By way of paying attention to the world outside the many comforts of home, I’ve been following Heather Cox Richardson and Umair Haque, both sort of paywalled (or anyhow I’m not sure if hyperlinks to their posts on Substack and Medium are readily accessible), and both painting not-rosy pictures of what’s just around the corner.

…and I’ve revisited Joan Didion and Jorge Luis Borges profitably, and lately discovered Unflattening (Nick Sousanis) and The Secret To Superhuman Strength (Alison Bechdel), among (many) others.

Reacquaintance with Borges reminded me yet again of the charms of his Celestial Emporium of Benevolent Knowledge, and The Library of Babel (see Jonathan Basile’s obsession: The Library of Babel and about The Library of Babel) … and if the Work itself is unknown to you, there’s a pdf available). Among the additional resources I’m now navigating, The Unimaginable Mathematics of Borges’ Library of Babel (William Goldbloom Bloch) and The Cambridge Companion to Jorge Luis Borges (Edwin Williamson)

…and then consult The Aleph (pdf), when you’re ready for the next thing… Hell of a ride. I’ve just ordered The Total Library : Non-Fiction, 1922-1986, so The Future Is Assured for the rest of January. And of course other things will appear, seemingly out of nowhere.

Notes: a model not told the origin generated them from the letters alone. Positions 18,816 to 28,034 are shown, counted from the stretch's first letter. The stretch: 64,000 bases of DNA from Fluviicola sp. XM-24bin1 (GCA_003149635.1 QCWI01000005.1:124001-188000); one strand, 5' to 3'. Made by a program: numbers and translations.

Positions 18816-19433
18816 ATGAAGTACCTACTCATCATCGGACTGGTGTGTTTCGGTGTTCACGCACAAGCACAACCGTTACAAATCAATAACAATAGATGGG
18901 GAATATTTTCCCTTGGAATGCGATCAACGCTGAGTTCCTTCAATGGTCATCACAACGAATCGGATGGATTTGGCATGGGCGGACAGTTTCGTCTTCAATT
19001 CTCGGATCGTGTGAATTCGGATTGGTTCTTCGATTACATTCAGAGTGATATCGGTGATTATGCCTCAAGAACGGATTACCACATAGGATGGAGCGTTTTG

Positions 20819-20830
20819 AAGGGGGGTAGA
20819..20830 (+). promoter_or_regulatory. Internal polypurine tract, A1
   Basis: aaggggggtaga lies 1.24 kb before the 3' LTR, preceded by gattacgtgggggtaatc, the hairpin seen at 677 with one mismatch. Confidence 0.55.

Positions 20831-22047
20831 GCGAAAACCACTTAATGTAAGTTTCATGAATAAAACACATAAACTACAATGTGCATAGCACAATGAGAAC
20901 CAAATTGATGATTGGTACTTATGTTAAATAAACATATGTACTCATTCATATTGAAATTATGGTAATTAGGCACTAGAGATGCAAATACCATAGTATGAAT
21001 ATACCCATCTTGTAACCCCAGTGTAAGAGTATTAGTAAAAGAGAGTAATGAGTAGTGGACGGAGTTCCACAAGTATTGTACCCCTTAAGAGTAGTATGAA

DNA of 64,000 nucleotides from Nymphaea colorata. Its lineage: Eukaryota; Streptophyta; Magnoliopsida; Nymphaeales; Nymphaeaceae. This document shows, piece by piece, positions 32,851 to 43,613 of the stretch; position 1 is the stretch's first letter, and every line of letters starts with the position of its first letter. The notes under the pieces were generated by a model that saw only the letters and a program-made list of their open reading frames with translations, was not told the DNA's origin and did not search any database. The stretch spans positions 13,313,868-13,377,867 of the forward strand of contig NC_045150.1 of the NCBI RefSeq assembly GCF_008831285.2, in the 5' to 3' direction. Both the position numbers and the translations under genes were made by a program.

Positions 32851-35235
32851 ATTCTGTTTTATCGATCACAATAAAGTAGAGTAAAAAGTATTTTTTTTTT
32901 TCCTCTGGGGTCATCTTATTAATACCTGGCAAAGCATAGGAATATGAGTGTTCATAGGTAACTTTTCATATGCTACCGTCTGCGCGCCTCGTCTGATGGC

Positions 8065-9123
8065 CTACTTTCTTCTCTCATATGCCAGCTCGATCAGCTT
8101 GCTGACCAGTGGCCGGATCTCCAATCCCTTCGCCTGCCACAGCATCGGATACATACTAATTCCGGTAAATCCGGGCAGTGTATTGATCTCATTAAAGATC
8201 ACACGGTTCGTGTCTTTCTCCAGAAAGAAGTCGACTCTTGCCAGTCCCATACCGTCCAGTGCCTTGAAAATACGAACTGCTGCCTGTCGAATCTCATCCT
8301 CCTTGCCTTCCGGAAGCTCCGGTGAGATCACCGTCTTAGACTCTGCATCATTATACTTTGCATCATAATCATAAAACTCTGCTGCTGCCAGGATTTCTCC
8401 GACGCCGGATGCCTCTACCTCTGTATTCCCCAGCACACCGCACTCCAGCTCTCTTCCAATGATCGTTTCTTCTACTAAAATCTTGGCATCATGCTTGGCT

I resolve to start building my very own Lifebox, inspired by Rudy Rucker’s The Lifebox, the Seashell, and the Soul: What Gnarly Computation Taught Me About Ultimate Reality, The Meaning of Life, And How to Be Happy. Well, I’ve been building it all along, but the project longs to have its own dedicated (hyper)space.

and on Friday

Here’s today’s stream of things read and considered:

Smugth

Days often begin with a meaty email message from John, always spiky with pithy observations, lively questions, pointers to interesting sources and resources. Following up on his links is just the beginning of the day’s fun, because there’s always a trickle of blog postings coming through as well (sometimes tucked away for later viewing, sometimes sucked right in, and maybe passed along to others), and often enough the various messages complement each other.

Today John pointed to Sarah Miller’s Annals of a Warming Planet (“The millions of tons of carbon emissions that don’t exist”) in the New Yorker. Some of the trenchant bits I wrote down:

wood pellets marketed as “sustainably sourced biomass”

“…counting biomass as carbon-neutral…”

est. 60,000 acres of trees burned every year
to supply the growing pellet market

…It takes between 40 and 100 years for a new tree to pay down the carbon debt